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Spike Eskin: Solving The Athlete Twitter Problem

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By Spike Eskin

PHILADELPHIA (CBS) – I was one of many people who took a look at Twitter late on Saturday night and said the thing, “oh, Shady.” I tweeted it, and everyone knew what I was talking about.

LeSean McCoy was the next in a long line of Eagles who have made mistakes on Twitter, some more problematic than others. In the last few years, we’ve seen Todd Herremans and his homophobic comment about True Blood, Jason Babin insulting Eagles fans, Riley Cooper calling fans names, Brandon Graham getting in fights with fans during the lockout, DeSean Jackson tweeting pictures of outrageous bar bills (among other things) and Osama Bin Laden jokes, and Michael Vick revealing that he has a dog.

This is one team, in one city, in about two years. Needless to say, the Eagles aren’t alone in this.

So how do we solve this problem? There have been a few solutions out there.

Easy. Teams tell their players they can’t use Twitter. Not so fast, not so easy.

It would get rid of the problem, but it’s not going to happen, because of one thing, and that one thing is money.

The positives of social media, Twitter in specific, are obvious. It gives athletes a direct line to their fans. It allows someone the opportunity to speak directly to one of their favorite players, if only for a moment. It’s this direct connection that allows players to leverage their followers into endorsements and sponsorships, all of which mean money. Sometimes, a lot of money.

How else could we solve it? Well the team could do a better job monitoring and educating the team on how to use social media.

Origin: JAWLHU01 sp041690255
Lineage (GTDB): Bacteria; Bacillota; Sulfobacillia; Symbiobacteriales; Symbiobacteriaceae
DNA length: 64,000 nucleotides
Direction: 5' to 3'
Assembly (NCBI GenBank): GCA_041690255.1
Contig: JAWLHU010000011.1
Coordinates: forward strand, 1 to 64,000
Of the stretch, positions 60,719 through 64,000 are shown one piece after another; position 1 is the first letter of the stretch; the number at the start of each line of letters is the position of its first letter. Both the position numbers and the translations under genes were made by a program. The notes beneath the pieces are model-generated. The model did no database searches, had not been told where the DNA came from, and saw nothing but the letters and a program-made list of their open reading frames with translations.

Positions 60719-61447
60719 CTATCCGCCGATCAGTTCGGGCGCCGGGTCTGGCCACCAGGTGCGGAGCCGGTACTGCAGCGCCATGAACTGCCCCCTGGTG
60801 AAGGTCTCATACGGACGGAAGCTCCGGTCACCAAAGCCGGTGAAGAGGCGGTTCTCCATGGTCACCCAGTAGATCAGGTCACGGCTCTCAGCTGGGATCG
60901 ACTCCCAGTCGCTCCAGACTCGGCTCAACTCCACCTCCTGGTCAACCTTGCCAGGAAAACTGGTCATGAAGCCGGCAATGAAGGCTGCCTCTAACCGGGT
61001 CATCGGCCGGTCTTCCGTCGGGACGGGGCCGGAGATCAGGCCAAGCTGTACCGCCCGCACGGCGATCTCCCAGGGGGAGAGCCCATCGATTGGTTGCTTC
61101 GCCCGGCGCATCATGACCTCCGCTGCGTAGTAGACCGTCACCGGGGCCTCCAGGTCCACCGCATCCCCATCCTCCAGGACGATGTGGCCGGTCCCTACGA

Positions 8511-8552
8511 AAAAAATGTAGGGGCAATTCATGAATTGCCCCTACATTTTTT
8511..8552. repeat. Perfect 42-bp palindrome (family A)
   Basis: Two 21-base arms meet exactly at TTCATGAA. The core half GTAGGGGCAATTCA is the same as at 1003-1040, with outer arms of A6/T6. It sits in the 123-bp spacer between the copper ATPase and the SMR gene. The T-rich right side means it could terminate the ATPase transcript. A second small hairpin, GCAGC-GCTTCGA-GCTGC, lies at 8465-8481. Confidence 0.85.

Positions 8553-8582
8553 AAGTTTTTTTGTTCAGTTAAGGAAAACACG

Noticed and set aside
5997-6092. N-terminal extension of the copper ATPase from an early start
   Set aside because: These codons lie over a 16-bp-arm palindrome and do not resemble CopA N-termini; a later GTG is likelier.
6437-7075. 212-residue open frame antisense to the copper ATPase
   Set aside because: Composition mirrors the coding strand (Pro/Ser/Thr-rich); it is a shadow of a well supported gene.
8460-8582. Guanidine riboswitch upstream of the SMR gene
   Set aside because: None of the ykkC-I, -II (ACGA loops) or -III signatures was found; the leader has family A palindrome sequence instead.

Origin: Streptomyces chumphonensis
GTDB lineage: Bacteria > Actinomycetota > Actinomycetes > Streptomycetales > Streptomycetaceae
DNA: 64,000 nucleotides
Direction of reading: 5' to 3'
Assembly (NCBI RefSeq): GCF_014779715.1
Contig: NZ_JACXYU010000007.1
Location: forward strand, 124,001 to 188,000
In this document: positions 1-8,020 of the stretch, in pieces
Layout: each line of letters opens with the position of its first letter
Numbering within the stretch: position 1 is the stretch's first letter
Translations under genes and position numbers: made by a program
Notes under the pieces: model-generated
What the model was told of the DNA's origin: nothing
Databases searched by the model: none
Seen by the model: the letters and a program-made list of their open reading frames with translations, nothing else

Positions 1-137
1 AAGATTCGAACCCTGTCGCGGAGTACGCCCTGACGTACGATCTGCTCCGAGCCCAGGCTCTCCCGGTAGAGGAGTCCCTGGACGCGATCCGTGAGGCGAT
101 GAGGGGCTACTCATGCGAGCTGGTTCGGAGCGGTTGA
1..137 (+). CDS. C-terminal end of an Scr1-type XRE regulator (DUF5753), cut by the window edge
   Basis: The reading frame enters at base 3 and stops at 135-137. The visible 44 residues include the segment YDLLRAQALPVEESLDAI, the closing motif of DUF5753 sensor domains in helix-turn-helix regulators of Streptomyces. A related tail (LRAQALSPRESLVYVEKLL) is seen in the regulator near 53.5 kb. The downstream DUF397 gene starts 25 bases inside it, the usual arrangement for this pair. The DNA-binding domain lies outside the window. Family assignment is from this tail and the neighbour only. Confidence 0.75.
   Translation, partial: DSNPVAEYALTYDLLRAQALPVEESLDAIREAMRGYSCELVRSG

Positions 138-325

A nice plan, but let’s remember that the Eagles haven’t even done a good job of getting players to play FOOTBALL efficiently over the last few years, which should be their specialty. The team can do damage control, but players aren’t going to listen, and I can’t really blame them.

Players could hire their own social media advisers. That would work. It also seems though that someone who would get in a fight with their child’s mother on Twitter isn’t the sort of person who would make such a hire.

I’ve got a fix.

I’ve got one small thing that would really help solve this problem for professional athletes. Take Twitter off your phone.

It’s like leaving your car keys at home when you go to the bar to keep yourself from driving. It’s making sure you don’t have chips in the cabinet when you’re on a diet.

You won’t have to worry about tweeting when you’re out drinking. You won’t react emotionally after a game, while you’re sitting in the locker room reading about how much you suck from the fans that you thought loved you. To tweet, you’re actually going to have to make the decision to sit down at a computer and consciously do it. This is not going to fix every problem, but it will prevent a few. It would have prevented McCoy’s error, for sure.

It will mean fewer pageviews for us that cover this sort of thing, but fewer problems for the athletes we cover.

Athletes, just like the rest of us, have been acting like idiots for years. The difference between us and them, is that most people don’t care when we act like idiots. We don’t have 200,000 followers (or more) hanging on every word.

Follow Spike on Twitter @SpikeEskin.

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